Partnerships forged by years of shared struggle and joy were being broken up by men who “failed to guard themselves in their spirits.” This phrase, also repeated twice, reminds us that as men grow older they, like Solomon, become more susceptible to sexual temptation. So it is clear from the context of Malachi that when God said “I hate divorce,” he was speaking of divorces motivated by lust, divorces that involved abandonment of women who had been faithful, loving partners through years of married life. You and I also hate this kind of divorce. We recognize its source in selfishness and sin. We see the anguish it causes a partner who has lavished years of loving care on a person who now pushes her aside. No godly person treats another in this way. And nothing can justify such a divorce.

Larry Richards, “Chapter 4: Divorce & Remarriage under a Variety of Circumstances,” in Divorce and Remarriage: Four Christian Views (ed. H. Wayne House; Spectrum Multiview Books; Downers Grove, IL: InterVarsity Press, n.d.), 218.

I too hate this kind of divorce as well. It’s one we should never encourage in the church. It is sad that some of the rabbis did say a man could divorce if someone prettier came along.

It seems to me that there is only one way to avoid the two dangers I have identified above. On the one hand, we must avoid arguing from human experience. It would be easy to list case after tragic case and to so play on emotions that any sensitive reader would cry out, “No! Let him or her go!”

It would be almost as easy to list case after case of selfish and unnecessary divorce and to trace their tragic consequences. But we Christians do not find moral guidance in human experience. We find moral guidance in Scripture, and we then apply Scripture to help us evaluate experience. Thus any valid discussion of divorce and remarriage must begin with a study of the Word of God, not with appeals to have compassion on hurting people.

Larry Richards, “Chapter 4: Divorce & Remarriage under a Variety of Circumstances,” in Divorce and Remarriage: Four Christian Views (ed. H. Wayne House; Spectrum Multiview Books; Downers Grove, IL: InterVarsity Press, n.d.), 219.

And I agree again. Many of these stories can have appeal to emotions. I have made it a point to not often share my story and even when I do, I leave some details out, mainly out of a way of still not wanting to speak ill of my ex-wife.

So far, so good, but now we get into the argumentation.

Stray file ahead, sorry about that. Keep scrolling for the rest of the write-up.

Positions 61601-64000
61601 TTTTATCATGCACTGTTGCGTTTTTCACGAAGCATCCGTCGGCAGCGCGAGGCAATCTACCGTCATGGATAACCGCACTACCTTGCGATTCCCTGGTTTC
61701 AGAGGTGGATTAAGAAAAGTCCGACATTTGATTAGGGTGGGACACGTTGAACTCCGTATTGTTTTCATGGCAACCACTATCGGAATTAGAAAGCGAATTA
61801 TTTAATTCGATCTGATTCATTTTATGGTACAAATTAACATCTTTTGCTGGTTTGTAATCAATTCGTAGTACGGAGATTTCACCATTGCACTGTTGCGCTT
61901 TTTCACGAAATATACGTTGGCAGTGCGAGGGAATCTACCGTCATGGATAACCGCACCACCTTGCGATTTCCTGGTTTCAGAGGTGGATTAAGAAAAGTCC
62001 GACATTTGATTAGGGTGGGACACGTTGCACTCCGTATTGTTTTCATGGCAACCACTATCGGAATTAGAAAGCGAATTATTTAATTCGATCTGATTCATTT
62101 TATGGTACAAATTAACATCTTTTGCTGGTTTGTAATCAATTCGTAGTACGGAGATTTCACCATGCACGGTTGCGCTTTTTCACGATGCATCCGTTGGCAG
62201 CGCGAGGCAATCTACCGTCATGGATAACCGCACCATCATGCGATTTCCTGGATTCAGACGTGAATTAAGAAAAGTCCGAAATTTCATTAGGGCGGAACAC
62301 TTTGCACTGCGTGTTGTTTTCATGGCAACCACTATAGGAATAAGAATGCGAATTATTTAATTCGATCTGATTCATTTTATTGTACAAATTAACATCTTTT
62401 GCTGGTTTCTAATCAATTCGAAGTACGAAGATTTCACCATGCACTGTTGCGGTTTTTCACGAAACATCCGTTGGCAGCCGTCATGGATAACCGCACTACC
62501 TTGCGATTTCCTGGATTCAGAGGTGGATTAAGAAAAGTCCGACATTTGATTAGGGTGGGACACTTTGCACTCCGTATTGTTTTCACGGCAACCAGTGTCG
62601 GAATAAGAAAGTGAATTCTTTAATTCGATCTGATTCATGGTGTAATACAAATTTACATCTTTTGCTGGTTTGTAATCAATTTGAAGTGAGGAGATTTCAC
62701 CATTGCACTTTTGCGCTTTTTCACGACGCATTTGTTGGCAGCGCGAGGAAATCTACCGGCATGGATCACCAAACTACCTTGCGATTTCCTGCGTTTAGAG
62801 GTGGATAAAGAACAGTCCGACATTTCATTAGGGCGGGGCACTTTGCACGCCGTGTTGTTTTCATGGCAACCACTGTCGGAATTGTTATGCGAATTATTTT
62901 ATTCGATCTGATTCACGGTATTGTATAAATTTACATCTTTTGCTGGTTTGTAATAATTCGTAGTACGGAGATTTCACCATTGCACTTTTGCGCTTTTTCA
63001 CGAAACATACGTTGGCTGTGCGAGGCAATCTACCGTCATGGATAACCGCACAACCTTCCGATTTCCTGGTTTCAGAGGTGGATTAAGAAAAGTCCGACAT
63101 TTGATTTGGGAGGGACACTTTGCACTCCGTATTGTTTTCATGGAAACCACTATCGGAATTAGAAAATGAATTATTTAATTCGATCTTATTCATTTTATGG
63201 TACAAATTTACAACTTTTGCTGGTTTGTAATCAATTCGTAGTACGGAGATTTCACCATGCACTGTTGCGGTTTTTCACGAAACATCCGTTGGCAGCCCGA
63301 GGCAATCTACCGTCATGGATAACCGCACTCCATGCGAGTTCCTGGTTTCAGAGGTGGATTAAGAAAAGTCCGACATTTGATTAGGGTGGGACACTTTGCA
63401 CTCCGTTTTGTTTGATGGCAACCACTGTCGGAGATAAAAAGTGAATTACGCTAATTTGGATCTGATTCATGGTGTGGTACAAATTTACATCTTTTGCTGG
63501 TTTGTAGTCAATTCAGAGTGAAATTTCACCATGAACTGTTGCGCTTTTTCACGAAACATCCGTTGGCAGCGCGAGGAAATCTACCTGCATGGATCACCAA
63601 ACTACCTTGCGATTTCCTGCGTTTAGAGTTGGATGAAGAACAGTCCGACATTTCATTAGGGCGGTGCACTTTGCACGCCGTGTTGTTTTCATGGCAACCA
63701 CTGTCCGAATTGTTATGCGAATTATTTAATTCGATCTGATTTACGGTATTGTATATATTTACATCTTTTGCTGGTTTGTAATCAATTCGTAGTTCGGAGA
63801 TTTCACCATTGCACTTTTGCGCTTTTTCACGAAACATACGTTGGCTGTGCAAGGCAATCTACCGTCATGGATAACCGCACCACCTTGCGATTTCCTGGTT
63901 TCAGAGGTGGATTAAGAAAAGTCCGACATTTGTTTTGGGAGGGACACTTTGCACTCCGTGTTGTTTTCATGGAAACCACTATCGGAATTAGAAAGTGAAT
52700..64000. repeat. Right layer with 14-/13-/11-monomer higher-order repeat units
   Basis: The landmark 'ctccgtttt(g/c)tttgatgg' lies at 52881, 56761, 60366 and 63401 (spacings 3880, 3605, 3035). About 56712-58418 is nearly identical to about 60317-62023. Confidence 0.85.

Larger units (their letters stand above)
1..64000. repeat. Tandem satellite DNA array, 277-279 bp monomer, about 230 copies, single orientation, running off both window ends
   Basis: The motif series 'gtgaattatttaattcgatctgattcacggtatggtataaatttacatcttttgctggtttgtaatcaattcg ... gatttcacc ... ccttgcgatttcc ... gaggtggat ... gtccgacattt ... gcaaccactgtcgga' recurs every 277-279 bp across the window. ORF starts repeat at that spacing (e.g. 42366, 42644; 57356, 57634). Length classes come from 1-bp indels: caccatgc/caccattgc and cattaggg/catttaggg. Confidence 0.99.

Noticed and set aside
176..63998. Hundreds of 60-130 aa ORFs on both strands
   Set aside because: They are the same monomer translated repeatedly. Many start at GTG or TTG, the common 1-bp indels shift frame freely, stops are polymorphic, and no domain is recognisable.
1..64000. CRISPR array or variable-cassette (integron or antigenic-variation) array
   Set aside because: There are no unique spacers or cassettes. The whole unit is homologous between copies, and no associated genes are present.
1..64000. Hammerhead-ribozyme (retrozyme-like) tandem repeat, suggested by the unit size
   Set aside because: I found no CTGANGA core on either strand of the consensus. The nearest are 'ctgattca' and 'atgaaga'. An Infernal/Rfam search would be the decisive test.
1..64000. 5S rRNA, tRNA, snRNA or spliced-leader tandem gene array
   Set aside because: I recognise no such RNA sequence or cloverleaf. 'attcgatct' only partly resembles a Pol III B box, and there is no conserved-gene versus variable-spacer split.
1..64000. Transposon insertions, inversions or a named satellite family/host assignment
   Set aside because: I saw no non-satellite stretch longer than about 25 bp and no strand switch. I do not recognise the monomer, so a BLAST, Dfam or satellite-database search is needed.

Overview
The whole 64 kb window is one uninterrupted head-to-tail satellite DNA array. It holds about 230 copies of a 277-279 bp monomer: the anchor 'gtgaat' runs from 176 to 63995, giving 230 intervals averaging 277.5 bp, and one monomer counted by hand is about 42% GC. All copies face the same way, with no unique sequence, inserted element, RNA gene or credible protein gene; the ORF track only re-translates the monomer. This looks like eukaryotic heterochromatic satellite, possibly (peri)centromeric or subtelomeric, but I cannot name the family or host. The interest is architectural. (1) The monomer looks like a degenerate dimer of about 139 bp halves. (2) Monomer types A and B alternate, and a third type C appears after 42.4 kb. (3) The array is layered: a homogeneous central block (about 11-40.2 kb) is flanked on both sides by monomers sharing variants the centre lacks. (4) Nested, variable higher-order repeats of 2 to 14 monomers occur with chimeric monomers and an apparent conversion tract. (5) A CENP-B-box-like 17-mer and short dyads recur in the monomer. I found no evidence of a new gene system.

Jesus then goes on to sketch three useless routes people sometimes take in a search for spiritual greatness. The Pharisees, who raise a legal question about divorce, represent the way of Law (19:1–15). A rich young man, who takes pride in his humanitarianism, represents those who seek greatness by doing good works (19:16–30). Workers in a vineyard represent those who seek greatness by working harder than others in God’s service (20:1–16). In each case Jesus shows why the route chosen is useless as a way to spiritual achievement.

Larry Richards, “Chapter 4: Divorce & Remarriage under a Variety of Circumstances,” in Divorce and Remarriage: Four Christian Views (ed. H. Wayne House; Spectrum Multiview Books; Downers Grove, IL: InterVarsity Press, n.d.), 220–221.

This could be, but I’m skeptical. I found it intriguing, but I think a stronger case needs to be made. I don’t think the Pharisees were trying to use the law to find greatness. If they were, divorce seems like an odd place to start.

If God, sensitive to the fact that human hardness of heart would turn some marriages into destructive caricatures, announced through Moses that marriages could be ended, how can we deny divorce to those few whose suffering cries out that their marriages, too, should end? If Jesus recognized hardness of heart as the rationale for permitting divorce in Old Testament times, how can we insist that there is no rationale for divorce today, even when one spouse persistently sins against his or her partner?

Larry Richards, “Chapter 4: Divorce & Remarriage under a Variety of Circumstances,” in Divorce and Remarriage: Four Christian Views (ed. H. Wayne House; Spectrum Multiview Books; Downers Grove, IL: InterVarsity Press, n.d.), 223.

This point I do think is valid. What happens today if one spouse hardens their heart and refuses to honor the covenant? Tough luck for the other person?

Jesus’ words warn us that pastors and other Christian leaders have no more right to stand in judgment over the dissolution of a marriage than did the Pharisees. His words tells us that theologians have no right to decree, “People in this situation can divorce and remarry, but people in that situation cannot.” Jesus’ words to the Pharisees confront us if we, like those jealous men of long ago, take it upon ourselves to convene our ecclesiastical courts to make pronouncements on an issue which must in the last analysis be a personal decision—a personal decision that Christians will consider only as a last resort, and then prayerfully and purely, with a heartfelt desire to know and to do God’s will for them.

Larry Richards, “Chapter 4: Divorce & Remarriage under a Variety of Circumstances,” in Divorce and Remarriage: Four Christian Views (ed. H. Wayne House; Spectrum Multiview Books; Downers Grove, IL: InterVarsity Press, n.d.), 226.